Home Oxygen Assessment Care Pathway

Review in progress

Disclaimer: The guidance contains helpful primary care information for management of referrals and up to date referral criteria. These guidelines are locality specific to best reflect local services. This guidance does not override or replace the individual responsibility of healthcare and social care professionals involved in the delivery of care to make informed professional judgements appropriate to the circumstances of the individual.

Scope

This guidance refers to:

  • Referral for assessment of all patients age 18+ who require Home Oxygen

This guidance does not cover:

  • Under 18s

Assessment

Resting pulse oximetry: see Pulse Oximetry Guidelines
  • Make sure the patient has been resting for at least five minutes prior to measurement
  • When documenting saturation always comment on whether the reading was on air or supplemental oxygen, and at rest or on exertion
  • Wait 5-10 minutes after a change in oxygen therapy for the saturation to stabilise
  • A healthy person at sea level should have a saturation of 95% or more, However, in some patients, especially those with COPD, there is a risk that oxygen therapy may aggravate ventilatory failure. In these patients a target saturation of 88% - 92% may be appropriate
  • In most other circumstances a target saturation of 94%-98% is reasonable
Flight Assessment:

BTS guidance suggests a person planning to fly requires assessment if:

  • SPO2 92 – 95% with associated risk factors*
  • *Risk factors are hypercapnia, FEV <50% predicted, Lung Cancer, restrictive lung disease, kyphoscoliosis, on non-invasive ventilator support, co-existing cardiac or cerebrovascular disease, within 6 weeks of admission for acute exacerbation
  • The patient is using Long Term Oxygen Therapy

Refer to Respiratory Specialist Team for assessment

Red Flags

Seek immediate or urgent specialist advice/treatment if:

A very low saturation (below 85%) should prompt an urgent discussion with the respiratory team. Having a record of a patient's usual saturation is useful, as a sudden drop should prompt a search for a cause or even an admission if the patient is unwell

Contact the Respiratory Specialist Team urgently to discuss –01977 747437, fax 01977 747441

Management

Oxygen is not a treatment for breathlessness even in palliative care:

  • Do Not issue oxygen if Sp02 is >92%,
  • Do Not issue oxygen if the patient is unstable

Quality assured diagnosis of COPD (refer to diagnosis guidance) and patient clinically stable for 5 weeks

  • Assess oxygen saturations using pulse oximetry (SpO²) at least 6 monthly for all patients complaining of breathlessness despite optimised medication or FEV1 <1.5ml or <40%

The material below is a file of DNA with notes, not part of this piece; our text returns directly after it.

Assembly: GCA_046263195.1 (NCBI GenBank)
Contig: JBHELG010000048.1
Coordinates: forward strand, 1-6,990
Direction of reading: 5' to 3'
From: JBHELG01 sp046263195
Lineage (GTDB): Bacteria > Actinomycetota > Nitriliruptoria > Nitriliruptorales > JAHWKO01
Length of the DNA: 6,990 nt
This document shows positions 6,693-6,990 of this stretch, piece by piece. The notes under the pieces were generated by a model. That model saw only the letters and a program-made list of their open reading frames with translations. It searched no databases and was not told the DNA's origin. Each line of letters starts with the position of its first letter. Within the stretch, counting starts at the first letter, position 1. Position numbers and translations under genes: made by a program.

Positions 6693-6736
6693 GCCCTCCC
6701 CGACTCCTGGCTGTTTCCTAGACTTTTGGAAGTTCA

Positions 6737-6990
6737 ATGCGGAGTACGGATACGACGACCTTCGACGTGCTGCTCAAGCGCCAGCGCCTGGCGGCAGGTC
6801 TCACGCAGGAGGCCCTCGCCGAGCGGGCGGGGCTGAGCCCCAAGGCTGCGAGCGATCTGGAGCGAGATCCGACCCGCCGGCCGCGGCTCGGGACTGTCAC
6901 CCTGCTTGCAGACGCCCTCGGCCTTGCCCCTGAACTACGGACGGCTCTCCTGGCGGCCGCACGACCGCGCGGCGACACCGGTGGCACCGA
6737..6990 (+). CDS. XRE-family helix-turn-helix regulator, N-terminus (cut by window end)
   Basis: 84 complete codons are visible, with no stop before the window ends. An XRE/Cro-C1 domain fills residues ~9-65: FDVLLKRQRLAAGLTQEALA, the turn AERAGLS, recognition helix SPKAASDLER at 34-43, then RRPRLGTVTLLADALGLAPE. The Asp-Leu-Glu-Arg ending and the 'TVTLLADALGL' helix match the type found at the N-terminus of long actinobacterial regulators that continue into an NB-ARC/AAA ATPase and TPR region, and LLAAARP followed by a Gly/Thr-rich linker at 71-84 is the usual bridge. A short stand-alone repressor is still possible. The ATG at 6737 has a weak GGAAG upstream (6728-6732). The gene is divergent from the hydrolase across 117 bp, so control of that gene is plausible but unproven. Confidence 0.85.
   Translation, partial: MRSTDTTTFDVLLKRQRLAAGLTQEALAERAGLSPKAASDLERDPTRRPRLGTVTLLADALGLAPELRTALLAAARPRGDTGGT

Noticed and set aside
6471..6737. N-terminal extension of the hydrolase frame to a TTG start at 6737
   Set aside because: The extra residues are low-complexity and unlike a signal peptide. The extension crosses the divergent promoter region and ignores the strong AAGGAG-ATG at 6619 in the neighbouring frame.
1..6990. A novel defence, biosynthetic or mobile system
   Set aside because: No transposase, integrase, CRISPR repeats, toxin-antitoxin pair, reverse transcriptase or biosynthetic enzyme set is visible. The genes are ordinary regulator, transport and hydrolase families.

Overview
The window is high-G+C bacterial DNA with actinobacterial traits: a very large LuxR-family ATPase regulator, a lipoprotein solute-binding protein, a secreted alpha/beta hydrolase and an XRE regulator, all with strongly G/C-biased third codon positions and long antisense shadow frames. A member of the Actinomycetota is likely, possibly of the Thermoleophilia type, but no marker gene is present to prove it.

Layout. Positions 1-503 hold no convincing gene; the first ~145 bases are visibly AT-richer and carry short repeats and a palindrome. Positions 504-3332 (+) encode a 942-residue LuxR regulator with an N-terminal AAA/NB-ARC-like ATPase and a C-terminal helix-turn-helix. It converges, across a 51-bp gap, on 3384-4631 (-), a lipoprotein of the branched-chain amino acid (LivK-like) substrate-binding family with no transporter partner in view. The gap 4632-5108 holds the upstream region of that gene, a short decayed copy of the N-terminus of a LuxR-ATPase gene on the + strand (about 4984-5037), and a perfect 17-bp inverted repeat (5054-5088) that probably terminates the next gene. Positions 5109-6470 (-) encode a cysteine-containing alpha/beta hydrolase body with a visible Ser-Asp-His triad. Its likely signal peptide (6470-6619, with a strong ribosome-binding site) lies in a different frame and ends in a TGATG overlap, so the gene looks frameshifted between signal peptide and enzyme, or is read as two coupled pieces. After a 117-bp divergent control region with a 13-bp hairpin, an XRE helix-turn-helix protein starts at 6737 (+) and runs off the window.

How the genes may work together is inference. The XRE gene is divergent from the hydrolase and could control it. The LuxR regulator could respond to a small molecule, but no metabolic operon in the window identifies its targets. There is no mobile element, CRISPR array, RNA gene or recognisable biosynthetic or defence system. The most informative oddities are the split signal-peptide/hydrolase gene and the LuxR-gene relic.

SpO² greater than 92%

SpO² 92% or below

  • Routine referral to Respiratory Specialist Team for home oxygen assessment
  • SpO² 85% or below Urgent referral to Respiratory Specialist Team –01977 747437, fax 01977 747441

Referral

Referral Criteira

  • Please refer all patients in whom oxygen is being considered for non-palliative care reasons directly to the Respiratory Specialist Team for assessment
  • If home oxygen is issued:
    • Non oxygen specialist clinicians can only order static supply of oxygen on a temporary basis
    • It is the responsibility of the ordering clinician to ensure the patient receives appropriate follow up and review after 4 weeks and 6 monthly from then on
    • NEVER issue oxygen at the request of another clinician, they should be asked to complete the order themselves or refer to the Respiratory Specialist Team
  • Pulmonary Rehabilitation (Wakefield) - see referral form for criteria

Referral Instructions

  • e-consultation is available for those patients with an SpO² of 92% - 86% on pulse oximetry
  • Respiratory Specialist Team - Written or telephone referral for respiratory opinion to 01977 747437, fax 01977 747441
  • Referrals to Pulmonary Rehabilitation (Wakefield) via a completed referral form which should be faxed to:: 01977 668748

Supporting Information

Shared Decision Making

  • Patients have a right to make decisions about their care and should be fully informed about the options they face. They should be provided with reliable evidence-based information on the likely benefits and harms of interventions or actions, including any uncertainties and risks, eliciting their preferences and supporting implementation.

Patient information/Public Health/Self Care

Supporting information

Evidence/ Additional Information

Assurance & Governance

  • This guidance was developed on: 02.2017
  • This guidance was ratified by: The OSCAR Assurance Group
  • Date ratified: 05.2017
  • Publication Date: 05.2017
  • Review Date: 02.2019
  • Ref No: RS3 - 02.2017
Any feedback or suggestions to improve this guidance should be sent to: oscaradmin@this.nhs.uk
Only the electronic version is maintained, once printed this is no longer a controlled document

 

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